Vodacom Bulls director of rugby Jake White says his side need to get to grips with northern hemisphere conditions if they're to make a success of the United Rugby Championship.

The Currie Cup winners had been tipped as the best of the South African sides and potential title challengers upon their arrival to the URC, but have looked well off the pace in their opening games against Leinster and Connacht, losing on a combined scoreline of 65-10.

Last night's 34-7 defeat came despite a perfect start when they crossed for a try inside the opening two minutes, and while they were within three points of Connacht at the break, they collapsed in the early stages of the second half.

Much has been made of the slow start all South African teams have made in the competition; at the time of writing, they've won just one of their seven games so far in the tournament.

The Bulls struggled with the interpretations of referee Ben Blain in Galway last night, conceding 11 penalties to Connacht's seven, which gave the home side a solid platform to attack from.

But White says his side have to change their game to account for their new surroundings in the northern hemisphere.

"We've got to adapt," he said.

"If you're allowed to hold on to the tackler and go to ground with him and that's interpreted as OK, then we can't moan about it, we've got to do the same thing.

"There's a big talk about a 'flying wedge'. You can't bind with two guys on the ball-carrier, and there were times today where I thought - even in these conditions where it was harder to stop one guy - there were three guys flying towards you.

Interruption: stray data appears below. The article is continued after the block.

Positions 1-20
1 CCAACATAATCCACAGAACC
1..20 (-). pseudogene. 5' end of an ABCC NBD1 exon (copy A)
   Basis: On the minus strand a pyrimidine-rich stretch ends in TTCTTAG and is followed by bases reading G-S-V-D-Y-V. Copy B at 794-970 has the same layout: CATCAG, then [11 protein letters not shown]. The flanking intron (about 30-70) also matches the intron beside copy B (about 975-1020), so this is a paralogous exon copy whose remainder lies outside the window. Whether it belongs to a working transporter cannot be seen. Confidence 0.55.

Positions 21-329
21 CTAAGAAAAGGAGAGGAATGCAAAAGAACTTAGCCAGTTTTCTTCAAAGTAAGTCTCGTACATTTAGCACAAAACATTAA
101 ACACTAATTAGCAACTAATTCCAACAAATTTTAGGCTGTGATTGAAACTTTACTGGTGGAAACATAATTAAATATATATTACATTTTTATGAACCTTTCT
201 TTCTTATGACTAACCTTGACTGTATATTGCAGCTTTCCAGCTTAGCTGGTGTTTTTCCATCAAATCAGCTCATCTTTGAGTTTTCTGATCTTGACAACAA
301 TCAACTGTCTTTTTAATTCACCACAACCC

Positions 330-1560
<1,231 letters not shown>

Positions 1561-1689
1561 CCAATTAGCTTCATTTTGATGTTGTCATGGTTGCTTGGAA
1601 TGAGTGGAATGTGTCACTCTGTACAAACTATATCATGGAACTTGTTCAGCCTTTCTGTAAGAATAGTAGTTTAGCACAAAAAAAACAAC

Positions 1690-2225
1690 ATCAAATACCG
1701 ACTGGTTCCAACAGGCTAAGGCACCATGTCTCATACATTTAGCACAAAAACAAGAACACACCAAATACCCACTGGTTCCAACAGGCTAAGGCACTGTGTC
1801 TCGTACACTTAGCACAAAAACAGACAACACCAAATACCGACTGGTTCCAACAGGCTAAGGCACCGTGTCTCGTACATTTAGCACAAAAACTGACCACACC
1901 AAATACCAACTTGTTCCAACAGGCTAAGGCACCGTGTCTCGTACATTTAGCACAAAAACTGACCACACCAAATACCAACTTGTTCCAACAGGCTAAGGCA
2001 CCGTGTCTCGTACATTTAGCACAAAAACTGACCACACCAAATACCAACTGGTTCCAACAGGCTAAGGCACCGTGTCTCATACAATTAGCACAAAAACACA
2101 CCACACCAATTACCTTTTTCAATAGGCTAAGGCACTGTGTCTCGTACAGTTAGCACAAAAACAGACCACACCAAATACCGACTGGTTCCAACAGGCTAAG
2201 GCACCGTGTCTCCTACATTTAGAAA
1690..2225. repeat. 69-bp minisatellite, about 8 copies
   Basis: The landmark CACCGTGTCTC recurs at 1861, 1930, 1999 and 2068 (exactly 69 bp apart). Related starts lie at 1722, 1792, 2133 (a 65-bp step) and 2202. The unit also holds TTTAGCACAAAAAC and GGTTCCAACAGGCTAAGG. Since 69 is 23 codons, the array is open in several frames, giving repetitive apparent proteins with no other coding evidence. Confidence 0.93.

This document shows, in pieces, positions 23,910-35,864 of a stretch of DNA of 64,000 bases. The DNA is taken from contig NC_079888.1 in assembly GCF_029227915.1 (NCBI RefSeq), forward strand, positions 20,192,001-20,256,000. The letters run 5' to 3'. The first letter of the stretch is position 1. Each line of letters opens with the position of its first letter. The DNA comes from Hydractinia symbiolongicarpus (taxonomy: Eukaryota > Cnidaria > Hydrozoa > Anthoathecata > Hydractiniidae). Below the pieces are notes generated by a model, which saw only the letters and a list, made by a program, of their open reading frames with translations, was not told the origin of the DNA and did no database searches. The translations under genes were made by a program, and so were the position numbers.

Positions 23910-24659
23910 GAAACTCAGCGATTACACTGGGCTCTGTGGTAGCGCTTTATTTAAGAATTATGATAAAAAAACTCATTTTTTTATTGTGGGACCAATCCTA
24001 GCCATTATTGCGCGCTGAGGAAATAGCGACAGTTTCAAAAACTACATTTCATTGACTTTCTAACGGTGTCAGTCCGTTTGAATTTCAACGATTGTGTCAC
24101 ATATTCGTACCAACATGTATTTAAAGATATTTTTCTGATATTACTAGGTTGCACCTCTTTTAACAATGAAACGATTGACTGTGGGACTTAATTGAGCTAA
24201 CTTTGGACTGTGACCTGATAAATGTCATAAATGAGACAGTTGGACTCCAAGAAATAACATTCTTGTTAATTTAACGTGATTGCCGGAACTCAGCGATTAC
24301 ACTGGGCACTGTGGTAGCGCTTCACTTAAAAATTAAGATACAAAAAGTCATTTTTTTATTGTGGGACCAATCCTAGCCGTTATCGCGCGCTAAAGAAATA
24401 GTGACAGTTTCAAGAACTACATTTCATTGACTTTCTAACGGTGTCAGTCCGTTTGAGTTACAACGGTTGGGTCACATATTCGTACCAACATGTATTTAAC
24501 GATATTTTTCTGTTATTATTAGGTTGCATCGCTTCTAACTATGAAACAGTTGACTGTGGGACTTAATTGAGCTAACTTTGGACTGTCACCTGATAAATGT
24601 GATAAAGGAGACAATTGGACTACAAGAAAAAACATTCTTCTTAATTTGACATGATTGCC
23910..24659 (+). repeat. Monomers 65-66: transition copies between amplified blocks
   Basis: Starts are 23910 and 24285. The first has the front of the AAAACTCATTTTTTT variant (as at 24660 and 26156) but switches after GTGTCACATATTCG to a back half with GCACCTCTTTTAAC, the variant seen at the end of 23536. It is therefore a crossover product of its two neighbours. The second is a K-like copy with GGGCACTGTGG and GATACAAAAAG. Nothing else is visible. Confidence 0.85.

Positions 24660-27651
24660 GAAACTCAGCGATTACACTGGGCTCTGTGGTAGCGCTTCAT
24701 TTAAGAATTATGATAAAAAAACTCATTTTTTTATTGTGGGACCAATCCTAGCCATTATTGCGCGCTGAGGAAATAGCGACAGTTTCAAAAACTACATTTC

"It made it quite difficult, but as I said it's all about learning how to adapt.

"Obviously we've done really well in South Africa, now we're in another environment, we're playing different opposition, different interpretations of how they see the laws of the game and interpretations of the game and we've got to adapt.

"It's as simple as that."

As well as adapting to the referees, White (above) says the Bulls must also deal with the weather conditions.

The change in competition is now exposing South Africa's sides to the bleak winter conditions of winter rugby, which were certainly on show at the Sportsground last night.

White says his side have to learn how to adapt their game to suit the wind and rain that will be regular in the URC.

"We had enough chances in the first half and then in the second half we were up against it.

"There's no doubting they understand how to play on this field, the wind was pumping down, the rain came.

"As I said during the week, it's one of the most difficult games because if you lose the toss it's a bit like cricket, you struggle to get up the hill; not only is the field sloped down to that corner, it's also where the wind comes from.

"I don't think people appreciate how difficult it was to carry the ball out of your own half.

"Next time we come here we're going to play in the same conditions and we're going to have to learn to adapt.

"The only way you learn is by putting yourself in these conditions," White said.

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